This is an important study for chromium 6 risk assessment. Humans exhibit a relatively high capacity for Cr6 reduction to Cr3 in the stomach prior to intestinal absorption. This is an important detoxification mechanism for Cr6.
Sasso AF, Schlosser PM. An evaluation of in vivo models for toxicokinetics of hexavalent chromium in the stomach. Toxicology and applied pharmacology. 2015 Jun 27. pii: S0041-008X(15)30023-5. doi: 10.1016/j.taap.2015.06.016.
Hexavalent chromium (Cr6) is a drinking water contaminant that has been detected in most of the water systems throughout the United States. In 2-year drinking water bioassays, the National Toxicology Program (NTP) found clear evidence of carcinogenic activity in male and female rats and mice. Because reduction of Cr6 to trivalent chromium (Cr3) is an important detoxifying step in the gastrointestinal (GI) tract prior to systemic absorption, models have been developed to estimate the extent of reduction in humans and animals. The objective of this work was to use a revised model of ex vivo Cr6 reduction kinetics in gastric juice to analyze the potential reduction kinetics under in vivo conditions for mice, rats and humans. A published physiologically-based pharmacokinetic (PBPK) model was adapted to incorporate the new reduction model. This paper focuses on the toxicokinetics of Cr6 in the stomach compartment, where most of the extracellular Cr6 reduction is believed to occur in humans. Within the range of doses administered by the NTP bioassays, neither the original nor revised models predict saturation of stomach reducing capacity to occur in vivo if applying default parameters. However, both models still indicate that mice exhibit the lowest extent of reduction in the stomach, meaning that a higher percentage of the Cr6 dose may escape stomach reduction in that species. Similarly, both models predict that humans exhibit the highest extent of reduction at low doses.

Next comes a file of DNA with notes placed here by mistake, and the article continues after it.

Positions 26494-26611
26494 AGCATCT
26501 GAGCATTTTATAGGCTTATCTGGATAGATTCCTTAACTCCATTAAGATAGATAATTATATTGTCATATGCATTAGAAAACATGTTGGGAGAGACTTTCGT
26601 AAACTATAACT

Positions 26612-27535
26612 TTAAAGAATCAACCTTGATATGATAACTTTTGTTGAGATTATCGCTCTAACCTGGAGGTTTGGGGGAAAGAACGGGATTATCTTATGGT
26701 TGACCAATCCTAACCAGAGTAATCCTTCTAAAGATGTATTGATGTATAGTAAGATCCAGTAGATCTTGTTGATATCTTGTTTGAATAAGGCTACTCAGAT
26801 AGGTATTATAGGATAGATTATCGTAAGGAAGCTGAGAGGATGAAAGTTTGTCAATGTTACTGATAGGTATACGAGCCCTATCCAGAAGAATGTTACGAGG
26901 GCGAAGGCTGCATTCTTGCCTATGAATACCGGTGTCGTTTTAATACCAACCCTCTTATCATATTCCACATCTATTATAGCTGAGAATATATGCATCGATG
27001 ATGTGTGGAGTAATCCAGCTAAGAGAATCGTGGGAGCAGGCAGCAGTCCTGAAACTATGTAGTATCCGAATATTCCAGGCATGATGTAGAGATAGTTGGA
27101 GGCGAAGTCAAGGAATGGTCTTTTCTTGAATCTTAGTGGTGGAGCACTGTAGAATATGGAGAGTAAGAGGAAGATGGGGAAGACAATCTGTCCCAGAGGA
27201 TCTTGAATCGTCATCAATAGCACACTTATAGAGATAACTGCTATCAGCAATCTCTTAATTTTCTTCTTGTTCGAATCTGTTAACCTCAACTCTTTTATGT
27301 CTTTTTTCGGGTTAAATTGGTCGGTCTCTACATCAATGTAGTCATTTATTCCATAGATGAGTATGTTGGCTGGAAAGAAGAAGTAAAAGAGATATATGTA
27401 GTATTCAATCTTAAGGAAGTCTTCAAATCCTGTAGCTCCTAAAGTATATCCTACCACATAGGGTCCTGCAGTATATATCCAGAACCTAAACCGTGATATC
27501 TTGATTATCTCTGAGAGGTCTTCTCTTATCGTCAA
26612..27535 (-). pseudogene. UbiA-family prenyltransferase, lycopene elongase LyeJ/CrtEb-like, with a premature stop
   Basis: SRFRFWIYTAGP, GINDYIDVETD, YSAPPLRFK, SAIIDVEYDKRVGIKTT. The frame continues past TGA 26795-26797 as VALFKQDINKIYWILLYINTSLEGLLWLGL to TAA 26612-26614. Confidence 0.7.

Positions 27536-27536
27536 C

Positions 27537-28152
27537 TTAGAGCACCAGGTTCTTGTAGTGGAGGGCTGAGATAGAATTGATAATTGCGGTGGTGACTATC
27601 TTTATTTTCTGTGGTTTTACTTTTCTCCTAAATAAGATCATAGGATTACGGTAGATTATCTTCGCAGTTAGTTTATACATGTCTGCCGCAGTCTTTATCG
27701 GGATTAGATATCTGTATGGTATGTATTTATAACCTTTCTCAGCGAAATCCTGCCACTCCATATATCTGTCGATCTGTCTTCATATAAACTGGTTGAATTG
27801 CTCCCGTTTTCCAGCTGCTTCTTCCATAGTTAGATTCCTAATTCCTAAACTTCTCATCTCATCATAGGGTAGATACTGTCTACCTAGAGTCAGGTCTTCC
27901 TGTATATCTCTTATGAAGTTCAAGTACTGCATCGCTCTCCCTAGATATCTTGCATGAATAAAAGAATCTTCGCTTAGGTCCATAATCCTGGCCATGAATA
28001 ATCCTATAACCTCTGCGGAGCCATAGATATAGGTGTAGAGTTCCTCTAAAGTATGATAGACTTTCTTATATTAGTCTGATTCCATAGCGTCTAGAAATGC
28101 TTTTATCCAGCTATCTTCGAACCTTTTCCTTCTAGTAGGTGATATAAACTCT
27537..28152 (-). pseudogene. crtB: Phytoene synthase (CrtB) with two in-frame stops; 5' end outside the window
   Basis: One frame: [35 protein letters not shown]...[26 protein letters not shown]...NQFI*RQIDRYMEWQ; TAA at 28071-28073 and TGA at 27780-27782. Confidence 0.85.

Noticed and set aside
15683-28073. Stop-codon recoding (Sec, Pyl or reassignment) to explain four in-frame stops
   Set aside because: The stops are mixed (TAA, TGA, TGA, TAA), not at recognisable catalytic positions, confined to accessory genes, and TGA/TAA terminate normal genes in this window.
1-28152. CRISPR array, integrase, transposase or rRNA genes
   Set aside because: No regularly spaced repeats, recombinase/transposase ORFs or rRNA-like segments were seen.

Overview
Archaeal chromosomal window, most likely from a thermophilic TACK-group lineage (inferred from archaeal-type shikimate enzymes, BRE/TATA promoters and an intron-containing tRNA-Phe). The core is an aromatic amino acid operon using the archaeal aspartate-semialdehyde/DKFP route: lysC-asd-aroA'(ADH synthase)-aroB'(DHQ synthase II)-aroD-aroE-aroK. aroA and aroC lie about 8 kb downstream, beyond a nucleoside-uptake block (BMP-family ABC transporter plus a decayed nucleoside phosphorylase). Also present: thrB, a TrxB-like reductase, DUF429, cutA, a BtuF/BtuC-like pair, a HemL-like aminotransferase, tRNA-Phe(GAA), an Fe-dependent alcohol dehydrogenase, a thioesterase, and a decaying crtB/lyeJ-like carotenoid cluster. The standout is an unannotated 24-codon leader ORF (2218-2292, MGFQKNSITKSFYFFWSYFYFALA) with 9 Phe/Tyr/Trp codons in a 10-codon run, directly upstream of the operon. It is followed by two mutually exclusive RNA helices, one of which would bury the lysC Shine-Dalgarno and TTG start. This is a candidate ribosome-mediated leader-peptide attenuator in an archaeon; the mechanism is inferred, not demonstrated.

Chad M. Thompson, Christopher R. Kirman, Deborah M. Proctor, Laurie C. Haws, Mina Suh, Sean M. Hays, J. Gregory Hixon and Mark A. Harris. A chronic oral reference dose for hexavalent chromium-induced intestinal cancer. Journal of Applied Toxicology, DOI: 10.1002/jat.2907